What’s up in the Swedish vehicle market right now? We asked Thibaud Hartwig Holmgren, Business Development Director and long-time Board member at Holmgrens Bil; a modern 4 billion SEK multi-brand sales and service organization with 16 branches around the country. The company is also a co-owner of J Bil with a turnover of approx. 2 billion SEK.

Hi Thibaud, What would you say are the most important changes or trends on the Swedish car business scene right now?

Right now everybody is kept pretty busy managing the effects of the corona virus. Financially, some companies have suffered more than others but everybody is hurt by the uncertainty. How does not knowing about the future affect buying decisions? Will next year be more normal? And so forth.

In a macro perspective, the steadily improving quality of new cars means that there is less money to be made on car service, and many companies are struggling to maintain a reasonable profit in this, traditionally so lucrative end of the car retail business.

Another major development is that Swedish car buyers have become very “digital” and computer savvy, and have come to expect the same dynamic and responsive service level from our industry. Which is of course way more complex to achieve with automobiles than with most other products.

But there should be no excuses, the consumer is always right and our industry has a considerable “IT debt” to deal with. This is a challenge that we take very seriously, and in retrospect, we should have adapted to the dramatic structural changes many years ago. Now we have to catch up.

How does your business differ between new and used cars?

These are two different worlds. The new cars business is very regulated, and all resellers compete on more or less equal terms. Here, we essentially strive to perform above average in terms of customer service, operations, and sales efficiency.

In contrast, the used cars market is much more flexible, and competing resellers have plenty of opportunities to be creative, differentiate, develop new services and build their own strong brands. And that is what we try to do, as well.


For us, it’s mostly about optimizing the customer experience, and right before we were hit by the pandemic we initiated several customer-related projects: We strive to be best-in-business in terms of CRM, so we can deal with every customer’s needs and expectations more responsively. And our automated video project actually started with enhanced customer interaction foremost in mind.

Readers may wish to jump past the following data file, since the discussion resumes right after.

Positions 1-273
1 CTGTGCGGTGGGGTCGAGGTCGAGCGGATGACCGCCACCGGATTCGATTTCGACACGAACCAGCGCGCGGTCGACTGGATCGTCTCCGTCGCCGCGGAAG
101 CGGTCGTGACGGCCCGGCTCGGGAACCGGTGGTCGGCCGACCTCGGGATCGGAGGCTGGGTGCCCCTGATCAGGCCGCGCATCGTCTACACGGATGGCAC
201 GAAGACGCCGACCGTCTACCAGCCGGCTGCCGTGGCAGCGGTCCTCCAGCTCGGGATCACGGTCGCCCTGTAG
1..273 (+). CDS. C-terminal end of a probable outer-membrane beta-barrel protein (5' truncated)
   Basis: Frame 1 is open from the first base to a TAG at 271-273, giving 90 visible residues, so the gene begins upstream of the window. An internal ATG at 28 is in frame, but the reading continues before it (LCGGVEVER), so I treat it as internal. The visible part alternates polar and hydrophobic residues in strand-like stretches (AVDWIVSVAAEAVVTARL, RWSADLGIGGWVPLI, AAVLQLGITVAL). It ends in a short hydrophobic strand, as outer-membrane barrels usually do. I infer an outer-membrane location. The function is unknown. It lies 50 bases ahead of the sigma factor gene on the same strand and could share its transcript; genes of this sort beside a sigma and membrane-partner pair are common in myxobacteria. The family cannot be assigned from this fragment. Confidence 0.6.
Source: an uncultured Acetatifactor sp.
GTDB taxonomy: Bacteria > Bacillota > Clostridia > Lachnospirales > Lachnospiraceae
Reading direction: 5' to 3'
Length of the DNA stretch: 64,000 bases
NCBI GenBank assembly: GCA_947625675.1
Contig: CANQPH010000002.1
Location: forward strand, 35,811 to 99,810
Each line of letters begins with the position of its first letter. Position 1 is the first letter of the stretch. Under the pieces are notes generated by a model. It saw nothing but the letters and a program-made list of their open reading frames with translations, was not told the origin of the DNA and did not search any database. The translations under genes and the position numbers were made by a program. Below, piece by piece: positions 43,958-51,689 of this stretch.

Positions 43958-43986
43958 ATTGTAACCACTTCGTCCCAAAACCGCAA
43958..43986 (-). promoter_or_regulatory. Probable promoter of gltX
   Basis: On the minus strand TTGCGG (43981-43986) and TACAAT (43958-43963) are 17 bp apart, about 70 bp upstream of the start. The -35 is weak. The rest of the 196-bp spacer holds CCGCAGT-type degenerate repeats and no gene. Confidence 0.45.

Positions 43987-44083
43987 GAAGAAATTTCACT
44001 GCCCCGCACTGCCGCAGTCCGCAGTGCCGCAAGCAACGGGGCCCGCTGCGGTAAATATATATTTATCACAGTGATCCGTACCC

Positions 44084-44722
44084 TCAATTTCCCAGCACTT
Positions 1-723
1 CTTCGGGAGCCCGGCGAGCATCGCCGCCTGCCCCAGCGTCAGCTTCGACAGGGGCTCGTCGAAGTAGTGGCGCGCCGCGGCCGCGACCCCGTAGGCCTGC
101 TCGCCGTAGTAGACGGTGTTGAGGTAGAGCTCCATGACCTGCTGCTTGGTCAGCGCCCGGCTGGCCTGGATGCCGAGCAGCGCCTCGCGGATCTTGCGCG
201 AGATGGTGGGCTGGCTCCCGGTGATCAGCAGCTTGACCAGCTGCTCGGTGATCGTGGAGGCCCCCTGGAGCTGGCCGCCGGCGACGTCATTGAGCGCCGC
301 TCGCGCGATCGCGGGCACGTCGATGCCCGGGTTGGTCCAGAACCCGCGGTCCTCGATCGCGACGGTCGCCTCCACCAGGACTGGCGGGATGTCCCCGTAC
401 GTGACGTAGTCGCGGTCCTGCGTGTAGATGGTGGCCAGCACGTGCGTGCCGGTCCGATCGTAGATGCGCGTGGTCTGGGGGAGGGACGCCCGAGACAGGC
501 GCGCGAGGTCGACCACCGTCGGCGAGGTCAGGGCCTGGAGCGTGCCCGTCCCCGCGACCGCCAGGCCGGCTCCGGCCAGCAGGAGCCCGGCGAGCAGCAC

Another important aspect is to reconsider our product offering and to prioritize means daring to opt out. We used to carry 16 different brands, now we are much more focused.

We were among the first in our industry to actively drive digitalization, and we continue to push the limits. We have revamped our logistics and operations of spare parts which will allow us to create new offerings suited to both the B2B and B2C customer.

We are also building a stronger network with suppliers and partners with qualified knowledge to make sure that we drive innovation and first class customer experience.

“It has definitely contributed to push our already high conversion rates
15 percent during the last three months.”

You mentioned the pandemic … How has the corona affected your strategic development so far?

Right now there is a lot of uncertainty. So, rather than launching new program, we and probably everybody else are primarily focusing on the “now” to defend our positions and achievements.

In doing so we are also working hard to simplify and shorten each customer’s buying journey, reducing the number of days in stock for each car.

And, when the pandemic is over?

As I mentioned before, we want to be the best at meeting our customers’ needs and wants, which also means that we must perform above par online.

Our automated video project is fairly new, and there may have been several factors in play, but it has definitely contributed to push our already high conversion rates another 15 percent during the last three months alone.


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